According to Eurostat’s flash estimate, euro area annual HICP inflation increased further to 2.0% in February, up from 1.8% in January 2017 and 1.1% in December 2016. This reflected mainly a strong increase in annual energy and unprocessed food price inflation, with no signs yet of a convincing upward trend in underlying inflation. Headline inflation is likely to remain at levels close to 2% in the coming months, largely reflecting movements in the annual rate of change of energy prices. Measures of underlying inflation, however, have remained low and are expected to rise only gradually over the medium term, supported by our monetary policy measures, the expected continuing economic recovery and the corresponding gradual absorption of slack.
This pattern is also reflected in the March 2017 ECB staff macroeconomic projections for the euro area, which foresee annual HICP inflation at 1.7% in 2017, 1.6% in 2018 and 1.7% in 2019. By comparison with the December 2016 Eurosystem staff macroeconomic projections, the outlook for headline HICP inflation has been revised upwards significantly for 2017 and slightly for 2018, while remaining unchanged for 2019. The staff projections are conditional on the full implementation of all our monetary policy measures.
Turning to the monetary analysis, broad money (M3) continues to expand at a robust pace, with an annual rate of growth of 4.9% in January 2017, after 5.0% in December 2016. As in previous months, annual growth in M3 was mainly supported by its most liquid components, with the narrow monetary aggregate M1 expanding at an annual rate of 8.4% in January 2017, after 8.8% in December 2016.
Loan dynamics followed the path of gradual recovery observed since the beginning of 2014. The annual growth rate of loans to non-financial corporations was 2.3% in January 2017, as in the previous month. The annual growth rate of loans to households was 2.2% in January 2017, after 2.0% in December 2016. Although developments in bank credit continue to reflect the lagged relationship with the business cycle, credit risk and the ongoing adjustment of financial and non-financial sector balance sheets, the monetary policy measures put in place since June 2014 are significantly supporting borrowing conditions for firms and households and thereby credit flows across the euro area.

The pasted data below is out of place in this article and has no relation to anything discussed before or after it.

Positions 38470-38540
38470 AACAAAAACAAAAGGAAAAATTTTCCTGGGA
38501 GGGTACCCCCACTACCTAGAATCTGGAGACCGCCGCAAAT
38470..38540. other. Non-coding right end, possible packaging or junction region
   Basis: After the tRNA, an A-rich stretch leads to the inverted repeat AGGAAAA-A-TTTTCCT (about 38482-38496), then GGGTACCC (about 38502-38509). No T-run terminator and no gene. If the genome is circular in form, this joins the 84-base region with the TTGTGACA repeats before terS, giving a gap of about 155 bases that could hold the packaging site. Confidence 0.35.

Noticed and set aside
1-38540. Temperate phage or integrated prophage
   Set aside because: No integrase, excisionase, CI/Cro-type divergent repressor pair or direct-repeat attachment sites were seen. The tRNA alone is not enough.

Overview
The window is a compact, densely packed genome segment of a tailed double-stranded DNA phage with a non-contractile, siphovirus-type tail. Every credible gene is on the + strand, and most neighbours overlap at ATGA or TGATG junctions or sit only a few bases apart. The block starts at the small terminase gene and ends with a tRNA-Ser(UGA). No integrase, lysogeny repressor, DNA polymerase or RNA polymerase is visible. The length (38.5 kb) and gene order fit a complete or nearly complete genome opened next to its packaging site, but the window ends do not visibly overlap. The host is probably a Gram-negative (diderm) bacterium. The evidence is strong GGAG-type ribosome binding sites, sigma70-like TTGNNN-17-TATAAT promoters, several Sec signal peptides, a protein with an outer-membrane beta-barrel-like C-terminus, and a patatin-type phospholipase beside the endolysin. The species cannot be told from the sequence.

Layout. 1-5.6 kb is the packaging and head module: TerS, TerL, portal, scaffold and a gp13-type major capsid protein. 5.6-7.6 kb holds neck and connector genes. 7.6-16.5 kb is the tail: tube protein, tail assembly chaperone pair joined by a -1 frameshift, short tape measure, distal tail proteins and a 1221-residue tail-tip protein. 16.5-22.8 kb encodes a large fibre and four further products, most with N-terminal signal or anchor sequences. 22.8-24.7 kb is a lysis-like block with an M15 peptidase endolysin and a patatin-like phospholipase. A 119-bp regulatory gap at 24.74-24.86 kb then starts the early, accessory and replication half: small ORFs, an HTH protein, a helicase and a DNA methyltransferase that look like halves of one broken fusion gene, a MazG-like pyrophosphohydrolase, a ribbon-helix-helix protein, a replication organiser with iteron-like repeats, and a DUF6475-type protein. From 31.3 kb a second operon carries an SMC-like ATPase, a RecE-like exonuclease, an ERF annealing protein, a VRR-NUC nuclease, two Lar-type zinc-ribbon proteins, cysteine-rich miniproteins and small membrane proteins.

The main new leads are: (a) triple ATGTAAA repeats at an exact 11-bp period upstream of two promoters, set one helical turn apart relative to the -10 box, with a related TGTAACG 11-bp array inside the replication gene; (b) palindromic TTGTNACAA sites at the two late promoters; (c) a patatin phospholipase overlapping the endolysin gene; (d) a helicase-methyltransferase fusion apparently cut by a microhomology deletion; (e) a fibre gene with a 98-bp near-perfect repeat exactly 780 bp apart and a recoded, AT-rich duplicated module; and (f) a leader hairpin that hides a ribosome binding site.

To sum up, a cross-check of the outcome of the economic analysis with the signals coming from the monetary analysis confirmed the need for a continued very substantial degree of monetary accommodation to secure a sustained return of inflation rates towards levels that are below, but close to, 2% without undue delay.
In order to reap the full benefits from our monetary policy measures, other policy areas must contribute much more decisively to strengthening economic growth. The implementation of structural reforms needs to be substantially stepped up to increase resilience, reduce structural unemployment and boost potential output growth. Against the background of overall limited implementation of country-specific recommendations in 2016, greater reform effort is necessary in all euro area countries in 2017. Regarding fiscal policies, all countries should intensify efforts towards achieving a more growth-friendly composition of public finances. A full and consistent implementation of the Stability and Growth Pact and of the macroeconomic imbalances procedure over time and across countries remains crucial to ensure confidence in the EU’s governance framework.